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What do i do here? (ended up losing...)


  • 2 years ago · Quote · #1

    ghandisepiphany

  • 2 years ago · Quote · #2

    silentiarius

    7.Qf3 was the root of all evil. Perhaps you were hoping for 7...Nd6??

    Morally, you lost because of playing for a trap. 8...Nc5 would have killed you quickly.

  • 2 years ago · Quote · #3

    ghandisepiphany

    silentarius, I was looking at the Bishop & Queen attack on F7 along with the knight pin. i was thinking if 8...Nc5 9. QxF7 Kd7 and possibly taking the knight or maybe Qf5 check but didtn look much past that. 

  • 2 years ago · Quote · #4

    silentiarius

    I'm talking of 8...Nc5, not 7...Nc5.

    I'm just seeing that White could try 8...Nc5 9.Qg3 Nxd3+ 10.Kd2, but the simple 10...Nb4 11.Nxc7+ Kd7 12.Nxa8 Bxa8 is very good for black and there may be even better alternatives.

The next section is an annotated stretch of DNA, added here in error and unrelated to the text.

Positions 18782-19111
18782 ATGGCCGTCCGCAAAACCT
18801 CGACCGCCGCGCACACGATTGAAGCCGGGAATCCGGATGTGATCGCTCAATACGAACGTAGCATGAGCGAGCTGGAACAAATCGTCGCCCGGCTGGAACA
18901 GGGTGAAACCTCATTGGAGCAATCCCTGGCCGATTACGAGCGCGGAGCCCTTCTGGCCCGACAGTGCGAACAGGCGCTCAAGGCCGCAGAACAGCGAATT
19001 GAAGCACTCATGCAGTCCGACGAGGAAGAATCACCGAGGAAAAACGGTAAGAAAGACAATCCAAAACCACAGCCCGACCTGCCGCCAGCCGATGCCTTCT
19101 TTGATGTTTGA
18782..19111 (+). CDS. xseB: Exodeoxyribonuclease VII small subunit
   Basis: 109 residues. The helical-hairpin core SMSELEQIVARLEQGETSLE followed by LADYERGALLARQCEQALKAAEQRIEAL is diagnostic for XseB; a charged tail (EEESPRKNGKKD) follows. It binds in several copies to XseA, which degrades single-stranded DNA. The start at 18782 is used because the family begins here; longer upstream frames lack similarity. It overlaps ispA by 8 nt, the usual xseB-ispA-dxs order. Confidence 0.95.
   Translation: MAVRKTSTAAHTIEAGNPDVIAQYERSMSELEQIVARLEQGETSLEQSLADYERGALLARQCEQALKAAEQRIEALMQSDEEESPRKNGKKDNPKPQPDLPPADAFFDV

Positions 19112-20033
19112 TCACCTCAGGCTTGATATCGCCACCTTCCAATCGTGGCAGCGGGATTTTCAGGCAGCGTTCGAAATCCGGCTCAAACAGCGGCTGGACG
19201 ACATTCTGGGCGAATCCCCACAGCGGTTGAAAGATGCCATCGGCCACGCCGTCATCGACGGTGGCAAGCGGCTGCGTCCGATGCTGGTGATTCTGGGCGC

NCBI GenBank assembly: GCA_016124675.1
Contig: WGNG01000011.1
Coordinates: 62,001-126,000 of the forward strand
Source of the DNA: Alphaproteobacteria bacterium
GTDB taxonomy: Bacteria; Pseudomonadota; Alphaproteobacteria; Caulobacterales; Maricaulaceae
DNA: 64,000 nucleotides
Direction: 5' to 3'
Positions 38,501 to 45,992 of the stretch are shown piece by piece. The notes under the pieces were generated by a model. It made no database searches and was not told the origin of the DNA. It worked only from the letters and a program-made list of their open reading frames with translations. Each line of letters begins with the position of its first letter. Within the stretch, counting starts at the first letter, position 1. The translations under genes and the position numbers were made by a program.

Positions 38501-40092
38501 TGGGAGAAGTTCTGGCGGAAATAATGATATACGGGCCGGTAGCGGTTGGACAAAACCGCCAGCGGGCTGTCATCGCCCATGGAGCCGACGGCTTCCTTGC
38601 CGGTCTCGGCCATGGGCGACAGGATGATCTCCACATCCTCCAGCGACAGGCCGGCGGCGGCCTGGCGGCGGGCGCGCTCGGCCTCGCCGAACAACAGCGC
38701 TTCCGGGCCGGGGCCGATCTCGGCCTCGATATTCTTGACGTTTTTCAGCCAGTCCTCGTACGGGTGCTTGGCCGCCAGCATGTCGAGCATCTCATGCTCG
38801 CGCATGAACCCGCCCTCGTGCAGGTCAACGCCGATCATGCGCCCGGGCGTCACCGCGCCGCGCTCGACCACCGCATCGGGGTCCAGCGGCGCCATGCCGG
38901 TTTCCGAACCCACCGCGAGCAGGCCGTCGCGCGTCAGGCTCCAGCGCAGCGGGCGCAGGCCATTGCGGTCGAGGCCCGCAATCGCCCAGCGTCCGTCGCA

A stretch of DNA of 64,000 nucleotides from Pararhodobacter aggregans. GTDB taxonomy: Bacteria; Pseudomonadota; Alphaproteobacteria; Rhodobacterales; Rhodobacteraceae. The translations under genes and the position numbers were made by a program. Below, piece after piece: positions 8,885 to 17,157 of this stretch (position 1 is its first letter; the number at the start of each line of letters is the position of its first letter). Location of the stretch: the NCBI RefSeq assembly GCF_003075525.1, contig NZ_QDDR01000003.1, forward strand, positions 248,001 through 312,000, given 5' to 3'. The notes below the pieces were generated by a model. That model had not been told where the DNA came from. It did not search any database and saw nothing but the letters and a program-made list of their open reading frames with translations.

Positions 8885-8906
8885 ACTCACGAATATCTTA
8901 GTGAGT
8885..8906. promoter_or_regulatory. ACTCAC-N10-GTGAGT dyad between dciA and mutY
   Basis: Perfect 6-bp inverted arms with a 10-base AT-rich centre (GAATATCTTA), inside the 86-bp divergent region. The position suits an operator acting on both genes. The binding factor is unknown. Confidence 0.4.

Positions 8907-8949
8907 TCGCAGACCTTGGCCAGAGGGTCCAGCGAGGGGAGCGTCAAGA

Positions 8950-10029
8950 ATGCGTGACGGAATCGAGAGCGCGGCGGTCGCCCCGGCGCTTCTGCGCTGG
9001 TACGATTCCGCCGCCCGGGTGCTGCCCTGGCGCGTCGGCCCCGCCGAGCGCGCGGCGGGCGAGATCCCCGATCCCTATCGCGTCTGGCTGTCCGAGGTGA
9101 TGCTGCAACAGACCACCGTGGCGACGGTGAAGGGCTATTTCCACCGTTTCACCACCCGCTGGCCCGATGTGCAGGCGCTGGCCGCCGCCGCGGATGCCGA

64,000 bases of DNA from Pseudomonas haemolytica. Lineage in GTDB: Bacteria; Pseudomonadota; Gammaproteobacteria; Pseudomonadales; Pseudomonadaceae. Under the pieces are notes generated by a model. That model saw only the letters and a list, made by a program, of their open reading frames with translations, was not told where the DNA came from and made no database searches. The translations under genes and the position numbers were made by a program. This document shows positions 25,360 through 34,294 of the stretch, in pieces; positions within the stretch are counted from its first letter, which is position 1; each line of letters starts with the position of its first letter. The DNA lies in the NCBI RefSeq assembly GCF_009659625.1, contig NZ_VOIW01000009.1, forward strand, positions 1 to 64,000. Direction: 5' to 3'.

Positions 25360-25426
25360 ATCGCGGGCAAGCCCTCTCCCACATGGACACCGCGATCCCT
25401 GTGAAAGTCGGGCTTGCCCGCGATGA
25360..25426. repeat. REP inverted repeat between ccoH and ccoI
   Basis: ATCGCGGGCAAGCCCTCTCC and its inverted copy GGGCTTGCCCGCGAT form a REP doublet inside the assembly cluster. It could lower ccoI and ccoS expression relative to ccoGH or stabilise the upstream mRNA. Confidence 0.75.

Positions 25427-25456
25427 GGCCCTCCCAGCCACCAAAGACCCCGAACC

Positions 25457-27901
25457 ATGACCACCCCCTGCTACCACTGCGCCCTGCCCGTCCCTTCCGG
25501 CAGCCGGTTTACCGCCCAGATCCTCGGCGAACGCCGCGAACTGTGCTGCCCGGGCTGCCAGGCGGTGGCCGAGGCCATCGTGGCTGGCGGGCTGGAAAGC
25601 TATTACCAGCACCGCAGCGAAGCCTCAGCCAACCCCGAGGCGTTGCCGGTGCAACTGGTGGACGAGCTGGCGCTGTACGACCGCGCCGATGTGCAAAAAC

You've commented on a lot of moves but not 7.Qf3 (which was dubious) and 8.Bd3 (which was bad).

  • 2 years ago · Quote · #5

    ghandisepiphany

    yea, i still have a long way to go...i dont think i see the board that well yet. Qf3 i understand, i shouldnt have put my queen in range of the bishop but why was Bd3 bad? too passive? 

  • 2 years ago · Quote · #6

    silentiarius

    8.Bd3 Nc5 simply loses material.

    A few more notes:

    4...b5 was an error from your opponent, 4...e5 was correct.

    After 5.e5 b4 (or 5...Nd5 Nxb5) 6.exf6 bxc3 7.fxg7 Bxg7 8.bxc3 you should in either case win the Pc4 with a very comfortable position.

    Instead of 7.Qf3, you should still have an advantage after 7.Nf3, followed by O-O. In open positions rapid development is most important.

    I suggest that you analyse the game with an engine. In such highly tactical positions they are superior to any human player.


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